February 16, 2012
Cormac McCarthy on the Santa Fe Institute’s Brainy Halls
From The Daily Beast:
One of the most impressive and eclectic intellectual groups in America gathers in a sprawling former mansion nestled in the foothills above Santa Fe. Once the private residence of a former U.S. Secretary of War, the space now houses the Santa Fe Institute. Lunchtime conversations range from game theory to historical linguistics to Sophocles. Pulitzer Prize–winning authors, Nobel Laureates and MacArthur geniuses wander the halls, scrawling equations on the window panes with erasable markers. The novelist and philosopher Rebecca Goldstein calls it “everything I hoped academia would be as a graduate student.” She adds, “It was pure bliss.”
The Santa Fe Institute was founded in 1984 by a group of scientists frustrated with the narrow disciplinary confines of academia. They wanted to tackle big questions that spanned different fields, and they felt the only way these questions could be posed and solved was through the intermingling of scientists of all kinds: physicists, biologists, economists, anthropologists, and many others. Almost three decades after its founding, the institute now has 12 resident faculty members whose interests range from the archaeology of the American Southwest to the physics of cities. Various educational programs and conferences supply fresh infusions of graduate students, post-docs, and professors from around the country. Over the last few years SFI has even extended the logic of collaboration further by establishing a regular fellowship to bring a novelist, playwright, philosopher, or other humanist to the institute. Though he’s technically a member of the board of trustees, Cormac McCarthy has also become a vital part of the intellectual atmosphere.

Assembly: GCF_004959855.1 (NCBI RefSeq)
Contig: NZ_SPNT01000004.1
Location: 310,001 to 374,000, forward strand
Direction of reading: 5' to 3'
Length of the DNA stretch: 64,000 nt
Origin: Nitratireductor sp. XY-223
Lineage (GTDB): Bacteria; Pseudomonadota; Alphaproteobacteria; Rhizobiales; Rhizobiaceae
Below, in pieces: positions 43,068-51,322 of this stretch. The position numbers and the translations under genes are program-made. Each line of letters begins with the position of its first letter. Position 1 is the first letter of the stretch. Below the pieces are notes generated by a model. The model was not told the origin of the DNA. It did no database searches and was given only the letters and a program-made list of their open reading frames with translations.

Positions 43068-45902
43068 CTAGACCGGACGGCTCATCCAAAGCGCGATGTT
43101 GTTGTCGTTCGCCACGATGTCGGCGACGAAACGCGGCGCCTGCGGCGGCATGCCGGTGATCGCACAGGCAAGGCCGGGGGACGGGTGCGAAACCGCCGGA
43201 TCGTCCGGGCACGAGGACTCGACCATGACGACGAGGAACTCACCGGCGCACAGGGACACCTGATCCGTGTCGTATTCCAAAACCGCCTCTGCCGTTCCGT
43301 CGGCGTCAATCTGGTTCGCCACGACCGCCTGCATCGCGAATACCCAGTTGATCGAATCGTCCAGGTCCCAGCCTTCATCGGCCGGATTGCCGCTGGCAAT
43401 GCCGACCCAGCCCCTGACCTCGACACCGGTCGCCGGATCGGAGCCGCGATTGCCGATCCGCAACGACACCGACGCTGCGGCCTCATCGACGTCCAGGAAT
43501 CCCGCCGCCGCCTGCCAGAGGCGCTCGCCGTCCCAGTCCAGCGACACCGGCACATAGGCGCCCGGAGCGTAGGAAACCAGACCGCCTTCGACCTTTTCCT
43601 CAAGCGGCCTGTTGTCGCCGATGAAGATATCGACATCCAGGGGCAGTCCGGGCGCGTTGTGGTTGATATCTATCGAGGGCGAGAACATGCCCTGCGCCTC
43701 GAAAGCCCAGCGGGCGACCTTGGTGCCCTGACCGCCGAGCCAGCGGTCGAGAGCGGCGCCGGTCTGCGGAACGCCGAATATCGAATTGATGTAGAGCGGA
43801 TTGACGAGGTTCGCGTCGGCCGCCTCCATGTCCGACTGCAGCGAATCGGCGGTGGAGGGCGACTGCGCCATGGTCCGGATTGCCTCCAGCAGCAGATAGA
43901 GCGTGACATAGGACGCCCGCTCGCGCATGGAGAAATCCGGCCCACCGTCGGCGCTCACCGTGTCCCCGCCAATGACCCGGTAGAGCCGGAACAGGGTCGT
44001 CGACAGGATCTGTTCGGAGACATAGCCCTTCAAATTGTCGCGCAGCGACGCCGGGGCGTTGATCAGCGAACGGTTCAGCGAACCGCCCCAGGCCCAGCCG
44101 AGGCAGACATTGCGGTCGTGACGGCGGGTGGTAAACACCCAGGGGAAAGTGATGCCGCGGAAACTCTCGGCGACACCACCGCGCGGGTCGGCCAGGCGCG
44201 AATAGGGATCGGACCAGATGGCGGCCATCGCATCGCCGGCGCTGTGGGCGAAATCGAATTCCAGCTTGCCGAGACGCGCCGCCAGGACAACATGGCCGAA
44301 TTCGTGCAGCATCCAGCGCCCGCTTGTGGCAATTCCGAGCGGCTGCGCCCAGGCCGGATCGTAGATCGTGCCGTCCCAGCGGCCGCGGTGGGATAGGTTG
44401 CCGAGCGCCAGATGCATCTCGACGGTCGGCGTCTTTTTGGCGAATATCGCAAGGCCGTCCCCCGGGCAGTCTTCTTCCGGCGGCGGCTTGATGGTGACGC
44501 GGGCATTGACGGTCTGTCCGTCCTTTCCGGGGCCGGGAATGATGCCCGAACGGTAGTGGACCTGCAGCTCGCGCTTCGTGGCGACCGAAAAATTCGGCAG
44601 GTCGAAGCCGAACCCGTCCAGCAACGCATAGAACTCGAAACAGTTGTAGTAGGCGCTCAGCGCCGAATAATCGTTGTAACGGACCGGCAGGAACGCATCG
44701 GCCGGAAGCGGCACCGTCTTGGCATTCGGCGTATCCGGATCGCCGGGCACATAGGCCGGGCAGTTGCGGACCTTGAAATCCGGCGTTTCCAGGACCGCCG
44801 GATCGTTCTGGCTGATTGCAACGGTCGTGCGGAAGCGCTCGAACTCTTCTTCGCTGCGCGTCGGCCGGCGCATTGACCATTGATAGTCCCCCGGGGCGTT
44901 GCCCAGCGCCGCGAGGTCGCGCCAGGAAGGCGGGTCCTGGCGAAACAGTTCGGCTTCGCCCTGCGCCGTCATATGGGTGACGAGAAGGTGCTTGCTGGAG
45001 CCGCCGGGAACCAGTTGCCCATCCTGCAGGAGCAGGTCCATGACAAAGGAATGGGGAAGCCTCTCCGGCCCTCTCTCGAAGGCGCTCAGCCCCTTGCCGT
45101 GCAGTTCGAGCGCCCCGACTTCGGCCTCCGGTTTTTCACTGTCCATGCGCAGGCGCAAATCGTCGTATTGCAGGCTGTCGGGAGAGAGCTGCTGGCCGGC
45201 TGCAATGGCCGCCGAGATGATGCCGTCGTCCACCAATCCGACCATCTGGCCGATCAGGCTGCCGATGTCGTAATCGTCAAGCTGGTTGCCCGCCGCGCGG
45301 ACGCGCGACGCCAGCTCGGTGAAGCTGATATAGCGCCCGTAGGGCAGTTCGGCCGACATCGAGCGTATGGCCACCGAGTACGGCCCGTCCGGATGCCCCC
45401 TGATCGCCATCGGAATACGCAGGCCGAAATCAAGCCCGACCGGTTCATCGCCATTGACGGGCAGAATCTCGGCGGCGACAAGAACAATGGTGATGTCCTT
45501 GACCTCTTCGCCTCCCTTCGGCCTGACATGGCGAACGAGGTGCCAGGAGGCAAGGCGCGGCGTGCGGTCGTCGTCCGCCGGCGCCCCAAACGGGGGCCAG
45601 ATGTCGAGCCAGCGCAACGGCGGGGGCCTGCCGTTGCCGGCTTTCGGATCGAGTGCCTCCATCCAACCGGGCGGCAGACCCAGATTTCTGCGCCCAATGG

Posted by Azra Raza at 05:28 AM | Permalink